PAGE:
But taking into account your worst case $V_i=-17\:\textrm{V}$ and power supply of $V_{CC}=5\:\textrm{V}$, it must also be the case that $R_p \lt \tfrac{5}{17} R_i$. Another consideration that comes from a separate equation solving for $R_g$ suggests that $R_p \lt \tfrac{2}{9} R_i$. So $R_i \lt \tfrac{10\:\textrm{k}\Omega}{1+\tfrac{2}{9}}$. So that is our more important constraint. $R_i \le 8.2\:\textrm{k}\Omega$. That's a standard value of $R_i =8.2\:\textrm{k}\Omega$ and I then just picked $R_p=1.8\:\textrm{k}\Omega$ as an appropriate standard value, as well.

From this, you can compute $R_g=V_o\frac{R_i R_p}{\left(V_{CC}-V_o\right) R_i - \left(17+V_o\right) R_p}$, where you get to pick $V_o$ when $V_i=-17\:\textrm{V}$. It's not linear, though. Looking at the curve, I think $R_g=2.7\:\textrm{k}\Omega$ looks good.

The input impedance is now $9.3\:\textrm{k}\Omega$, which meets the needed criteria for the ADC. And at $V_i=-17\:\textrm{V}$ you will get $V_o=670\:\textrm{mV}$ and at $V_i=-10\:\textrm{V}$ you will get $V_o=1490\:\textrm{mV}$ and at $V_i=0\:\textrm{V}$ you will get $V_o=2650\:\textrm{mV}$.

In the above case, I'm assuming you can share grounds, of course.

• Thanks for the answer @jonk That all makes sense regarding impedance and how to calculate correct resistor values. I'll test on my Arduino shortly - just wanted to confirm first though, what is the purpose of the resistor Rg between common positive -> v0? Could this voltage divider be achieved with just Ri & Rp? Also the +5V that is being provided by the Arduino, is it provided with reference to the arduino GND? So if we put lets say +12 on the Arduino GND, the Arduino can still supply +5V with reference to the GND (and not actually -7V) am I correct? Thanks mate! Nov 1 '16 at 3:02
• @KenH $R_g$ and $R_p$ make up a resistor divider, dividing down the Arduino power supply's +5 V to something else -- +3 V. But this now has a Thevenin resistance of about $1.1\:\textrm{k}\Omega$, against which $R_i$ works. I'm assuming that you will set the Arduino common to the charge controller common, but that you will NOT connect any other part of the power supplies together. DO NOT put +12 onto the Arduino ground. That's not the purpose here!!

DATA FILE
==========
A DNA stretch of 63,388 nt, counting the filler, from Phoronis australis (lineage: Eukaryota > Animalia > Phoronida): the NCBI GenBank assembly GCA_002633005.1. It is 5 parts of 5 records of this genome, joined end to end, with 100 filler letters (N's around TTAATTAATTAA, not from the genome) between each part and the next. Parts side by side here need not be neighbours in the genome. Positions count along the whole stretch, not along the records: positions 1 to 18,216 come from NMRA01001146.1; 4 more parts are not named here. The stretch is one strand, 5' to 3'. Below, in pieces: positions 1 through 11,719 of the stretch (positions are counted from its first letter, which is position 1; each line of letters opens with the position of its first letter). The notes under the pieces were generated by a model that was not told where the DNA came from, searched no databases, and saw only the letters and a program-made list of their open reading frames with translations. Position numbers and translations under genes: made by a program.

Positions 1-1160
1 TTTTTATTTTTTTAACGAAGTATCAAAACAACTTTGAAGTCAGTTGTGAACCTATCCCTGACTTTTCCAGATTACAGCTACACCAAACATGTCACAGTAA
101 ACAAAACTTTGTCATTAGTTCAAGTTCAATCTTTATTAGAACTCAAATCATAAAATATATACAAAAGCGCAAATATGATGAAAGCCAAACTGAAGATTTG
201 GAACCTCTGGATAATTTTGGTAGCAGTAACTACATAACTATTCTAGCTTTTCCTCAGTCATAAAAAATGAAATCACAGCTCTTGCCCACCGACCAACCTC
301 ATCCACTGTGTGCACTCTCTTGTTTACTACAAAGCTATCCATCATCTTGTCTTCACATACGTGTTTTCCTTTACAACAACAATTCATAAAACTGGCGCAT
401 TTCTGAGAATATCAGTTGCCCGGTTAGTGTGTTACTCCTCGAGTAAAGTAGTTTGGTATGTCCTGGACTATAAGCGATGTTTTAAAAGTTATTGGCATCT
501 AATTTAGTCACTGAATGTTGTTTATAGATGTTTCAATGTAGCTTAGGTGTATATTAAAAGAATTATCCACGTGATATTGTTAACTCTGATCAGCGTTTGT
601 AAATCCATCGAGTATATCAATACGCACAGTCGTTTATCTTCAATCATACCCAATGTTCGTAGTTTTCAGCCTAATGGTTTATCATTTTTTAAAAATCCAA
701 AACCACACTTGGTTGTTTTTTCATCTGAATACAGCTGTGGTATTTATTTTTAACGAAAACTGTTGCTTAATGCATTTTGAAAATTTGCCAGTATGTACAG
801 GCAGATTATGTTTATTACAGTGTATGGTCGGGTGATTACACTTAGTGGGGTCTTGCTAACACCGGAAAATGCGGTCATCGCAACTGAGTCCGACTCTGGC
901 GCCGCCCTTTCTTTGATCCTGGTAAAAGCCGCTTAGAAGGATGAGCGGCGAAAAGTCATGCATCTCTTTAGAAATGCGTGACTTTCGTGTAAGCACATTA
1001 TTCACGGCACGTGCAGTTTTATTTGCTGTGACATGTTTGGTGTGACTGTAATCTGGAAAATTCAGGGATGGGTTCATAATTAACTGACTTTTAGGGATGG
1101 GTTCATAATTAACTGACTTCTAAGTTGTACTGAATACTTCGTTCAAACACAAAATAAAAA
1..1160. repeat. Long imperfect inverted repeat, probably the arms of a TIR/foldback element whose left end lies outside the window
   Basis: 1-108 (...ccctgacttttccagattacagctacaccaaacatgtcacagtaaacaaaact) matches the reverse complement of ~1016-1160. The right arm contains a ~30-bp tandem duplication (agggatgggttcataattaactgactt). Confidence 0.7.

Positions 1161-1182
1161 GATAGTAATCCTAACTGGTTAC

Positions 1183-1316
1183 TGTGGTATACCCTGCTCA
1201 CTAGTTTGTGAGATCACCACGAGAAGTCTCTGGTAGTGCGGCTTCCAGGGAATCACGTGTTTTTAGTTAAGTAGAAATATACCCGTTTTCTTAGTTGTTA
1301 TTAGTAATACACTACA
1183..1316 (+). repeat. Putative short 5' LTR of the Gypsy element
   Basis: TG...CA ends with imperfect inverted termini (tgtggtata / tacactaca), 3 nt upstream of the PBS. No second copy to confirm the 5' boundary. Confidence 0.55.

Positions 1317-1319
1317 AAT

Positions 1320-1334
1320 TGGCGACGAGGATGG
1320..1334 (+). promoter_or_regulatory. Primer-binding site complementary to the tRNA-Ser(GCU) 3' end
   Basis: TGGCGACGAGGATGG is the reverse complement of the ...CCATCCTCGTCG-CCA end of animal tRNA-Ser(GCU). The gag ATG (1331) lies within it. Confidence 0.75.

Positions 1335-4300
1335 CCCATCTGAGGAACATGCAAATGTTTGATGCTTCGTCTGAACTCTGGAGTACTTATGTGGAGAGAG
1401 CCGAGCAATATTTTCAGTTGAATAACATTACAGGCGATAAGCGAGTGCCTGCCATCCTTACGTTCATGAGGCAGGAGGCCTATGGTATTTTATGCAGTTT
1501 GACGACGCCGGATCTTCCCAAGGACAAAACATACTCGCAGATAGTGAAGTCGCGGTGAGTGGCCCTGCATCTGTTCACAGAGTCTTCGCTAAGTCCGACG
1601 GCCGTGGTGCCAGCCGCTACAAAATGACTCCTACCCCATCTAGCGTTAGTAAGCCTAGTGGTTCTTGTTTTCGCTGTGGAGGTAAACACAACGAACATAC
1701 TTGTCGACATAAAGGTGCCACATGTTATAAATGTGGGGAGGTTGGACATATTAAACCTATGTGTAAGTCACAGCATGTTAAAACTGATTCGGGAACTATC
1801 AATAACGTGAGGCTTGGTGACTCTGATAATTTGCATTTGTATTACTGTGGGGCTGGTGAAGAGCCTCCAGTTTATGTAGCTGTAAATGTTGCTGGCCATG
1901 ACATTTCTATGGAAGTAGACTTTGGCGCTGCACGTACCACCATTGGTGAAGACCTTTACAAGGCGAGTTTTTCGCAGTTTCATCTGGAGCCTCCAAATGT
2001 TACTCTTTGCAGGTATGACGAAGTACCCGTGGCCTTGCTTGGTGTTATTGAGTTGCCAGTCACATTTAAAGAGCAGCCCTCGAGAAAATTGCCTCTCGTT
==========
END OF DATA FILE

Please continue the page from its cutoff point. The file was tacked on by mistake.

– jonk
Nov 1 '16 at 4:26
• first of all, thanks a lot for your time mate! I've posted a couple of edits on my question to make what I'm thinking about a bit more clear. Please see the diagrams. Firstly, I am wondering whether or not the voltage divider of the first circuit will work, without the Rg? Secondly, in response to your +12V warning, I was planning on connecting the charge controller common (which is ~ +12 relative to the negative side). However I think it was a terminology issue on my behalf, so is it safe for me to connect the positive charge controller common into GND? Thanks! Nov 1 '16 at 4:36
• @KenH I gather you are using a +9 VDC mains-powered unit to supply power to the Arduino's voltage regulators, which can then provide +5 V to operate the Arduino. And that you then have access to tap into the +5 V supply rail of the Arduino for the resistor dividers. Is that correct? (Or is that +9 V battery I see there an accident?)
– jonk
Nov 1 '16 at 5:04
• You are correct @jonk I am using a 9VDC supply. I would ideally like to power the arduino with the battery (from charge controller) via a buck converter. But I figured there would be issues in using it as a power supply and also GND. Am I correct? Or do you also know a way around this? Nov 1 '16 at 5:09